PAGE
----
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One of the nation’s three major credit rating firms has downgraded the city of Chula Vista’s credit rating on the heels of worsening financial conditions brought about by the housing slump.

Standard & Poor’s knocked the city’s rating on three bond offerings from A to A- and left another offering unchanged at A.

In its report, the agency noted that Chula Vista fell below its policy of locking away 8 percent of its day-to-day budget into reserves. The slip was a result of less-than-estimated growth in tax receipts and development fees, S&P said, caused by “a considerable slowdown in the housing market as a result of general economic conditions and, in particular, the subprime mortgage industry.”

Our Kelly Bennett reported on Chula Vista’s struggle earlier this month. From her story:

The housing fever that infused individual homeowners with dreams of eternal appreciation and easy retirement also infected governments. Years of spiking values propelled homeowners to invest in vacation homes or to tap newfound equity to purchase new cars and travel the world. So too, cities, school districts and redevelopment agencies got a taste of increased revenue from property, hotel and sales taxes and spent it, budgeted for it to continue, grew to expect it. And now many must gear down the budgets they drafted mid-euphoria.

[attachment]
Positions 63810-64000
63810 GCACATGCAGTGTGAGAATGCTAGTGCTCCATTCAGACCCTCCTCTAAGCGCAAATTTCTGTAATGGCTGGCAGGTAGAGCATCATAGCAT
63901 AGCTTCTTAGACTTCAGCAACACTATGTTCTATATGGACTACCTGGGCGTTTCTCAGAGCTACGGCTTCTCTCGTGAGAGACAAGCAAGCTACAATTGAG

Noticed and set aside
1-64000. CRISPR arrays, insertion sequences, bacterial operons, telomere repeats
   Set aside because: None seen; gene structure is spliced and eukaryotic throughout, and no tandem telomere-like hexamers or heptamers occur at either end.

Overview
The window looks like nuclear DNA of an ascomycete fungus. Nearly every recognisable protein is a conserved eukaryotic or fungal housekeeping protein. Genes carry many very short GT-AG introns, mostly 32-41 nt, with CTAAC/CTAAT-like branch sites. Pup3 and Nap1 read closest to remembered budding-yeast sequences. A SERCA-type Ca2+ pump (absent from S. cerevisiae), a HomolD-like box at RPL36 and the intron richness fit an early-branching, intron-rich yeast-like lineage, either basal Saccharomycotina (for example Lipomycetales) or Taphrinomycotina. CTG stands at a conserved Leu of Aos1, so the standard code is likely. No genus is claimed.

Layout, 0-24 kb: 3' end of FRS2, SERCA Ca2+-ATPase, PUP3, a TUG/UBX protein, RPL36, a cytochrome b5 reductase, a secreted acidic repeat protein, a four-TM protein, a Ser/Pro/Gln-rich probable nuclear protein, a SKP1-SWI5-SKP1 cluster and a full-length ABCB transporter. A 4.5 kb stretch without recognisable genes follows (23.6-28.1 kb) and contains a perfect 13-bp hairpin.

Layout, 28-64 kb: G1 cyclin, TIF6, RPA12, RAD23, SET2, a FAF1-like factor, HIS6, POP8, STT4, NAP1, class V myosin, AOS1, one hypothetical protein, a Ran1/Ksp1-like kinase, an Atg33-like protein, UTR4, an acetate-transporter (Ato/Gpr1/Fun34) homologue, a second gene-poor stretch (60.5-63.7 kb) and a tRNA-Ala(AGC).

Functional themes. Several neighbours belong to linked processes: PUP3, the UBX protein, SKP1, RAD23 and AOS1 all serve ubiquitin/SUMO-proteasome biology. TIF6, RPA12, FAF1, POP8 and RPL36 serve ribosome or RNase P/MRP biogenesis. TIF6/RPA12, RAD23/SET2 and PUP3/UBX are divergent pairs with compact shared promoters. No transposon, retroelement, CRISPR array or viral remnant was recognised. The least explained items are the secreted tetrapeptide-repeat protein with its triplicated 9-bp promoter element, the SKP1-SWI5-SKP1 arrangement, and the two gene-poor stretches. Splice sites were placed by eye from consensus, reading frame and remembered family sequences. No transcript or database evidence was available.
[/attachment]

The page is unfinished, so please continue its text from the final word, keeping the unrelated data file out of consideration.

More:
It was just last year that Chula Vista officials were boasting of financial conditions that allowed them to lure away police officers and other employees from the city San Diego, which had its credit rating dropped and then suspended.

The report added some encouraging words for the city, saying Chula Vista’s property tax base is sturdy and its management practices are strong.

From a statement released by the city:

“It’s a minor adjustment that isn’t unexpected,” said Chula Vista City Manager David Garcia. “We’re taking corrective action and fully intend to make the changes that are necessary to balance our budget. I’m convinced this situation is manageable and will be resolved in the short term.”

S&P’s action was triggered by a report from the city that a housing slowdown and lower than expected sales tax revenues and franchise fees have contributed to an unanticipated budget shortfall of $7.5-$9 million for this fiscal year. Garcia imposed a hiring freeze in July, reorganized three departments including his own, and is moving forward with a proposed early retirement plan and recommendations for across the board budget cuts.

EVAN McLAUGHLIN and ANDREW DONOHUE

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